SIGNS AND SYMPTOMS
Dry skin, also called xerosis, is a common problem. Your skin needs moisture to stay smooth and supple, and retaining moisture becomes difficult as we age. Our skin also looses moisture more readily in the winter. The signs and symptoms of dry skin are: rough, scaly, or flaking skin, itching, gray, ashy skin in people with dark skin, cracks in the skin, chapped or cracked lips. When dry skin cracks, germs can get in through the skin. Once inside, germs can cause an infection. Red, sore spots on the skin may be an early sign of an infection.
WHO GETS IT AND CAUSES
Anyone can get dry skin. Skin becomes dry when it loses too much water or oil. Some people are more likely to have dry skin. Some causes of dry skin are: age, climate, skin disease, job and swimming.
Simple daily routines, such as bathing and towel drying, may actually remove moisture from the skin. Modifying your bathing routine will help preserve your skin’s moisture. Bathing provides the skin with moisture temporarily, but it removes the skin’s oily lipid layer and in the long run causes more moisture loss than gain. The wrong moisturizing lotion can have the same effect. Generally, water-based lotions are best cosmetically but oil-based creams are more effective in trapping moisture. Xerotic skin can often lead to intense itching. In this case, the dermatologist may prescribe a prescription strength cream to help relieve the itch, redness and swelling.
DIAGNOSIS, TREATMENT AND OUTCOME
To find out whether your dry skin is a sign of a skin disease, Dr. Feinstein, a board certified dermatologist, will carefully examine your skin. He also will ask questions, such as when the problem began. This information will help Dr. Feinstein make the right diagnosis and determine the best treatment. Test may be needed if a dermatologist thinks your dry skin is due to a health problem.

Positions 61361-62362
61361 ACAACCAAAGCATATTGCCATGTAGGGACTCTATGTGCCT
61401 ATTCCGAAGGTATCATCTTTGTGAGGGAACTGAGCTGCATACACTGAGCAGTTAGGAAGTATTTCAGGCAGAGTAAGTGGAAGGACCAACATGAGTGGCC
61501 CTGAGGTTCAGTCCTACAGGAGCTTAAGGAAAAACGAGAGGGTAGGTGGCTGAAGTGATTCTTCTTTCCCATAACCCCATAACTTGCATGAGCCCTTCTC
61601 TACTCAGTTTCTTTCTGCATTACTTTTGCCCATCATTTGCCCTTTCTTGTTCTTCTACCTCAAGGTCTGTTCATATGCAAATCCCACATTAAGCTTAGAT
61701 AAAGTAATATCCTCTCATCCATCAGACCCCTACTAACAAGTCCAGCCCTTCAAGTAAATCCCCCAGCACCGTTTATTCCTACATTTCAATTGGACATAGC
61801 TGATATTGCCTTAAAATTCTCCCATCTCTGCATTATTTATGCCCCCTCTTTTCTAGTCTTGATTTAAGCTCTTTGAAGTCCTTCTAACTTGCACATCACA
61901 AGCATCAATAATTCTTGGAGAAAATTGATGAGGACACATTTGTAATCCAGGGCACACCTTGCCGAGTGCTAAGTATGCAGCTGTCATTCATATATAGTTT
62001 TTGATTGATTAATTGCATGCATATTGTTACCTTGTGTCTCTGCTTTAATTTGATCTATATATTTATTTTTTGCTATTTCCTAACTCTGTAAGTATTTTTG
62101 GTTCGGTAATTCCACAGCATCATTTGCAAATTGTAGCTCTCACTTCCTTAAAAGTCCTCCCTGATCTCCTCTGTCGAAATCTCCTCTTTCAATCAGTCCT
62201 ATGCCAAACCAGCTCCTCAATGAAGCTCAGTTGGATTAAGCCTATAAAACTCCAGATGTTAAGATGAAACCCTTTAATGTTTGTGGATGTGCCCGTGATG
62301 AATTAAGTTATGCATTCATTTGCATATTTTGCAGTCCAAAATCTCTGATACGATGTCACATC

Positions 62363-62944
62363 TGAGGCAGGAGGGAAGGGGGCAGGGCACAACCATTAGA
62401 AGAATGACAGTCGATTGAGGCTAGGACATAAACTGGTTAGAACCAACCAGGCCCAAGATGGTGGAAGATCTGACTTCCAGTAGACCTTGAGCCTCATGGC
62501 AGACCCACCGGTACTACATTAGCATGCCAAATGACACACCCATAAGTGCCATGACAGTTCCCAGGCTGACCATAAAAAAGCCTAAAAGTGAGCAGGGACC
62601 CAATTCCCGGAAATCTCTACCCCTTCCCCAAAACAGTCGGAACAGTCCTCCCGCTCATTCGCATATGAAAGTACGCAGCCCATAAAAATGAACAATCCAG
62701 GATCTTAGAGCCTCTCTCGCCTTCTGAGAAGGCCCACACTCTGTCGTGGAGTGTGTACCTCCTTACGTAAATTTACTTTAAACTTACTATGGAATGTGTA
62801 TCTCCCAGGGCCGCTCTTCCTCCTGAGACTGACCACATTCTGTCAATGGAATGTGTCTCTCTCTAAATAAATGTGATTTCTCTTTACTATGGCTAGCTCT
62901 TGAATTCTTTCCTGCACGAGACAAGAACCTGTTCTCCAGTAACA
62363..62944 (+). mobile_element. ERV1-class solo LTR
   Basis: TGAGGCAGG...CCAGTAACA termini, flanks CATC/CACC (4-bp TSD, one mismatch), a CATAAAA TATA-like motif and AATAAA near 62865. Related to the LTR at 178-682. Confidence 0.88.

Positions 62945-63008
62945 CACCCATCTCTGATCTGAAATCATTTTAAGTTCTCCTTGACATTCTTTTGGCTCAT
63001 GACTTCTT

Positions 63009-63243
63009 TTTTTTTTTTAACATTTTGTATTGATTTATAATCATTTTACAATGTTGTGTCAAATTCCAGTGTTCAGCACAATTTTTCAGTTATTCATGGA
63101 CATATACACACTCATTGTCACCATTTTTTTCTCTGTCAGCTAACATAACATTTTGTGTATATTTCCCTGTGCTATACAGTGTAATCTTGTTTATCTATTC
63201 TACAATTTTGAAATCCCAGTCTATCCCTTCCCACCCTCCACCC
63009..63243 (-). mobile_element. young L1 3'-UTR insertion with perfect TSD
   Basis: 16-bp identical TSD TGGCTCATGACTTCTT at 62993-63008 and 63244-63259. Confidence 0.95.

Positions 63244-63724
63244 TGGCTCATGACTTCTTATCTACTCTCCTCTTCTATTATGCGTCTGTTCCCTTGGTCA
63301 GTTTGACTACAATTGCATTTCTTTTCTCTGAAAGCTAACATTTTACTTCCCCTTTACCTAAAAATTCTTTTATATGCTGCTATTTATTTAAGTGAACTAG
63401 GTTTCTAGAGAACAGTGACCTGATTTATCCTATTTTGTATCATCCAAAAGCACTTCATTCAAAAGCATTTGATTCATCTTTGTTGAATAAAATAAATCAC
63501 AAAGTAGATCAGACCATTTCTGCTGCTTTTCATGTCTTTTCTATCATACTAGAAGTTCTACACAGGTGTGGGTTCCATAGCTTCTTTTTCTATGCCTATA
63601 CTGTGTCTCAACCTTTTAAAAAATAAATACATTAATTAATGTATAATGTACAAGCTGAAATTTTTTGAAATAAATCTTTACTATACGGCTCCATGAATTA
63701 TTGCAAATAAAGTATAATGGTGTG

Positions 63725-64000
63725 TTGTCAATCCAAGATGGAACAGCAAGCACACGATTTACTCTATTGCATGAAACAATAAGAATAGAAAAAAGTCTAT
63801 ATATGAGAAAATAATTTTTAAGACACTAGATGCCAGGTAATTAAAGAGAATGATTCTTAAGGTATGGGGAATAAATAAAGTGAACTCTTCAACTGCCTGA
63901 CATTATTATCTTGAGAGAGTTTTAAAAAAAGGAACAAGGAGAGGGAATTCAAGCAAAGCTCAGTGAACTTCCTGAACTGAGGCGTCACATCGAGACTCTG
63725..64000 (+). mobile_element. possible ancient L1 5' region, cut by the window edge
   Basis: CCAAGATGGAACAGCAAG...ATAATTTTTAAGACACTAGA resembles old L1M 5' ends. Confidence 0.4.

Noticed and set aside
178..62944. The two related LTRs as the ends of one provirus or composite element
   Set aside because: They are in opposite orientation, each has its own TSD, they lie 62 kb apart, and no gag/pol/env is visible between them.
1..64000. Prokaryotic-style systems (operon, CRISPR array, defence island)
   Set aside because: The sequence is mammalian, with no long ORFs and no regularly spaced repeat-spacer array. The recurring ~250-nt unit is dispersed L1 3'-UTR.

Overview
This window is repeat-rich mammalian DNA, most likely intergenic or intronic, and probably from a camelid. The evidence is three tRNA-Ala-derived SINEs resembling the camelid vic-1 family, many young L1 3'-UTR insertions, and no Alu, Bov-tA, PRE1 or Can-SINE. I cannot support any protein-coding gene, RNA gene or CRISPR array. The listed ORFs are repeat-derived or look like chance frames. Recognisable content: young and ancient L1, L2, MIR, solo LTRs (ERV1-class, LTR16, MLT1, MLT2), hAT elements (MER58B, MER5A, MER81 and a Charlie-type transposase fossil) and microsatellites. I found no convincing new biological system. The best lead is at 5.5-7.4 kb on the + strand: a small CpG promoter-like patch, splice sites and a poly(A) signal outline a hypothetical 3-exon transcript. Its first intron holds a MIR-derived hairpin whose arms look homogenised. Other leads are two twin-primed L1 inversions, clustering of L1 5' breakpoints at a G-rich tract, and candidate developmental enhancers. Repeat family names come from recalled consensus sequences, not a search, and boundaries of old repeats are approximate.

Dr. Feinstein may recommend a moisturizer. Applying a moisturizer frequently throughout the day can help. When skin is extremely dry, Dr. Feinstein may prescribe a medicine that you can apply to your skin. If your dry skin is caused by something that you are doing, such as immersing your hands in water all day, you may need to stop doing this for a few days. When you start up again, you may need to wear gloves or apply a special moisturizer throughout the day.
TIPS FOR MANAGING
Do not use hot water; hot water removes your natural skin oils more quickly. Warm water is best for bathing. Use a gentle cleanser, soaps can strip oils from the skin. Limit time in the bathtub or shower, a 5 to 10 minute bath or shower adds moisture to the skin. Do not bathe more often than once a day. To lock in moisture from a bath or shower, apply a moisturizer while the skin is still damp. Use a humidifier. Apply cool cloths to itchy dry skin. Soothe chapped lips by applying a lip balm that contains petrolatum at bedtime. Cover up outdoors in winter by wearing a scarf and gloves to help prevent chapped lips and hands. If you have very dry skin, cleanse your face just once a day, at night. In the morning, rinse your face with cool water.